The line up has something for every viewer: a big one, a medium-sized one and a little one. Bob Willis is languidly pessimistic in a doom-laden fashion, ever ready to point out just exactly why everything is rubbish. Michael Holding’s flashes of anger and punchy opinions are disguised with a smooth delivery and Robert Croft is doing his best, though his mouth and his larynx do not always appear to be in sync, which may just be down to the demands of the Welsh accent. Even captain Gower has upped his game and is dangerously close to being animated.

But it isn’t all aromatic in the SKY herb garden. This tournament’s new toy takes the form of an interactive television screen which enables them to enhance the experience of the viewer by whooshing a small icon of Jonathon Trott into a screen-filling portrait, or to play at being Geoff Miller and choosing whether Ravi Bopara or Luke Wright should bat at six. That is, when it works. But this device really comes into its own when the touch-screen technology fails to comply and the former pro of the moment is left waving forlornly at the screen like a demented window cleaner or a sorcerer who can’t remember the magic word.

Andrew Hughes is a writer currently based in England

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Posted by Stormy on (September 6, 2011, 17:53 GMT)

Yup, that'll do it. You have my appreciaiotn.

Posted by ali on (February 28, 2011, 20:45 GMT)

welcome

Posted by addas khan on (February 28, 2011, 7:46 GMT)

All have to say is;

what the heck is this guy on about?????!!!!!!

Posted by akshay on (February 27, 2011, 19:28 GMT)

Hilarious, witty and crisp; as usual. Look forward to your post on the India vs England match.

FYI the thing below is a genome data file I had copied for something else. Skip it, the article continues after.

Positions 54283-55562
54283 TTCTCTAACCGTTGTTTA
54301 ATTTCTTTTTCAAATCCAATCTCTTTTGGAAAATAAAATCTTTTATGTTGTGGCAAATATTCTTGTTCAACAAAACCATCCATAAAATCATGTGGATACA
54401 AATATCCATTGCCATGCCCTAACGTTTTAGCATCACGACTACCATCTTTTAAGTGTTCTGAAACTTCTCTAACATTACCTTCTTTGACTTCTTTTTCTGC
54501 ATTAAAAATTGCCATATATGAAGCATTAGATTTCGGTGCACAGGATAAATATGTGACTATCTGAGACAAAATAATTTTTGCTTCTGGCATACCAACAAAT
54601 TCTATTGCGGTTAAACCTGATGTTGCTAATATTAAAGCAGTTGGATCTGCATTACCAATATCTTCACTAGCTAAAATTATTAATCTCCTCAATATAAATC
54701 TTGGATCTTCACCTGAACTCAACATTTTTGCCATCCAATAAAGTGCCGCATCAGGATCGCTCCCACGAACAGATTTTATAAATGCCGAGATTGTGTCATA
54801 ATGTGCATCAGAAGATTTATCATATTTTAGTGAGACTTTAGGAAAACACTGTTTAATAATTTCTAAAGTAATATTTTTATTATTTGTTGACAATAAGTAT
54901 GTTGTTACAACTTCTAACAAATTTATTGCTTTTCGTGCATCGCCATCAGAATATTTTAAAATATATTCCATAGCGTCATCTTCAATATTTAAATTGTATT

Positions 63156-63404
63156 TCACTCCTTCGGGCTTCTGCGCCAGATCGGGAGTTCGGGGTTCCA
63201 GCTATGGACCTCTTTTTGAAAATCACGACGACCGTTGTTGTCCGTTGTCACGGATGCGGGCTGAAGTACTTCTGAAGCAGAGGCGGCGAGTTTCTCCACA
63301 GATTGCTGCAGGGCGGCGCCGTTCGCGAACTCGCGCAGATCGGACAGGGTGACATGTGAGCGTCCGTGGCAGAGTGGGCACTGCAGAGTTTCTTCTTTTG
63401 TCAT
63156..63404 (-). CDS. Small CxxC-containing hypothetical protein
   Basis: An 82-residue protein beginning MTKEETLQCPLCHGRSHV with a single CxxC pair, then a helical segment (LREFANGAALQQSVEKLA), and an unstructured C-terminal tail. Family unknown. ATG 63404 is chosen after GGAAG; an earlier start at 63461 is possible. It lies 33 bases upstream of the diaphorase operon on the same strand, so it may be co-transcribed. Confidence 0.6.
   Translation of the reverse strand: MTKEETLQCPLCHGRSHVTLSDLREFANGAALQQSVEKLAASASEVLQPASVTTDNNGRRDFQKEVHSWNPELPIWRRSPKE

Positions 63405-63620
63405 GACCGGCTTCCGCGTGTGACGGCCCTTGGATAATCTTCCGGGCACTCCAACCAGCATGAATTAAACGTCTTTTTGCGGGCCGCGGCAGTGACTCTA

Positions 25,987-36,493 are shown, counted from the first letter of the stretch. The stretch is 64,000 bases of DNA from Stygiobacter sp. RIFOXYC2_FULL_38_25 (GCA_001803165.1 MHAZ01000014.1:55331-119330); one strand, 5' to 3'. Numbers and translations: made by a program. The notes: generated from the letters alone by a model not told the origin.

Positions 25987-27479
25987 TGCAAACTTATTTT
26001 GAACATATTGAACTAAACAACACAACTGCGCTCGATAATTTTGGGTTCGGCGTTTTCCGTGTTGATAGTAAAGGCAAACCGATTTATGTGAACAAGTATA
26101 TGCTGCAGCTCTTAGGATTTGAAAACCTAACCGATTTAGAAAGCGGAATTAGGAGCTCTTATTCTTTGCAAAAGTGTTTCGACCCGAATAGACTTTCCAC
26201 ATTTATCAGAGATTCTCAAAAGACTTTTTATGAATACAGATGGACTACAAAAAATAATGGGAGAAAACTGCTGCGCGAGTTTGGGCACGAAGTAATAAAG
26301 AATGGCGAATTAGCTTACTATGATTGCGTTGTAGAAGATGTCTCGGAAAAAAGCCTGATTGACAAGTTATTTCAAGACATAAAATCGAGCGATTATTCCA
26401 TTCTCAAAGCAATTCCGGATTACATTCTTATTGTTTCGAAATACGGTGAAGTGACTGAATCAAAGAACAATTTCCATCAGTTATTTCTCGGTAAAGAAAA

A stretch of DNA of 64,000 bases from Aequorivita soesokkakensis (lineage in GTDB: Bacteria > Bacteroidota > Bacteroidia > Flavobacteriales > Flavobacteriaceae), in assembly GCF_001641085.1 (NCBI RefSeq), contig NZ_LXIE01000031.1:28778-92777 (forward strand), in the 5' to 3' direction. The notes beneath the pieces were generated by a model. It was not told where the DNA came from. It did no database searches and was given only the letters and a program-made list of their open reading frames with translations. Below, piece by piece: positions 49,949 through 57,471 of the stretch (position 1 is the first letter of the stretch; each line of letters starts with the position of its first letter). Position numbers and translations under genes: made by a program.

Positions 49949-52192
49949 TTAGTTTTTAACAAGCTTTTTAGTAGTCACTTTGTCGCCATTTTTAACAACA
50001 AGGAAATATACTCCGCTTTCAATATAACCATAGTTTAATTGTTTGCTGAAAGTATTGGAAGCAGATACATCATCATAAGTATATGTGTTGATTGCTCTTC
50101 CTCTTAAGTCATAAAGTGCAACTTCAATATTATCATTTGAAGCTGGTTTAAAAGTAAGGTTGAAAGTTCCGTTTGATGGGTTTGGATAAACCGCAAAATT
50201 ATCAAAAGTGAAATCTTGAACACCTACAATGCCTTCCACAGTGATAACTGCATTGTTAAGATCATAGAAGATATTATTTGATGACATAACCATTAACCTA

Posted by Andrew Symonds on (February 27, 2011, 5:56 GMT)

Yes I can Brian, yes I can!

Posted by ragu on (February 27, 2011, 3:40 GMT)

Great piece!! The other absurdity of Mr. Ponting's pique and explanation is that he actually thinks that people will believe whatever he says. But then it could be that his box is metallic and not plastic given that his audacity needs big brass ones.

Posted by Alexander Thomas on (February 27, 2011, 1:57 GMT)

Well! I have been trying to throw my box at the TV but nothing is happening. Perhaps Ponting needs to gift his box to Muammar al-Gaddafi. That guy need some protection and nothing would help him other than Ponting's box :D

Posted by Greg Trivett on (February 27, 2011, 0:58 GMT)

Andrew Hughes you beaut

Posted by pedpathpres on (February 27, 2011, 0:34 GMT)

Re Ponting's actions. Could you imagine the response if it had occurred in England , with Mike Denness as Ref and Sehwag as offender? Come on guys-- Ponting was being silly, but I do not think it needs headline coverage.

Posted by Jas on (February 26, 2011, 22:46 GMT)

This is how a non story becomes a story, too much importance has been given to this incident but its still a breach and ICC has to deal with it. I agree ICC should do more about corruption and other technical issues, plus promoting the game in other countries.

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ABOUT THE AUTHOR

Andrew Hughes
Andrew Hughes is a writer and avid cricket watcher who has always retained a healthy suspicion of professional sportsmen, and like any right-thinking person rates Neville Cardus more highly than Don Bradman. His latest book is available here and here @hughandrews73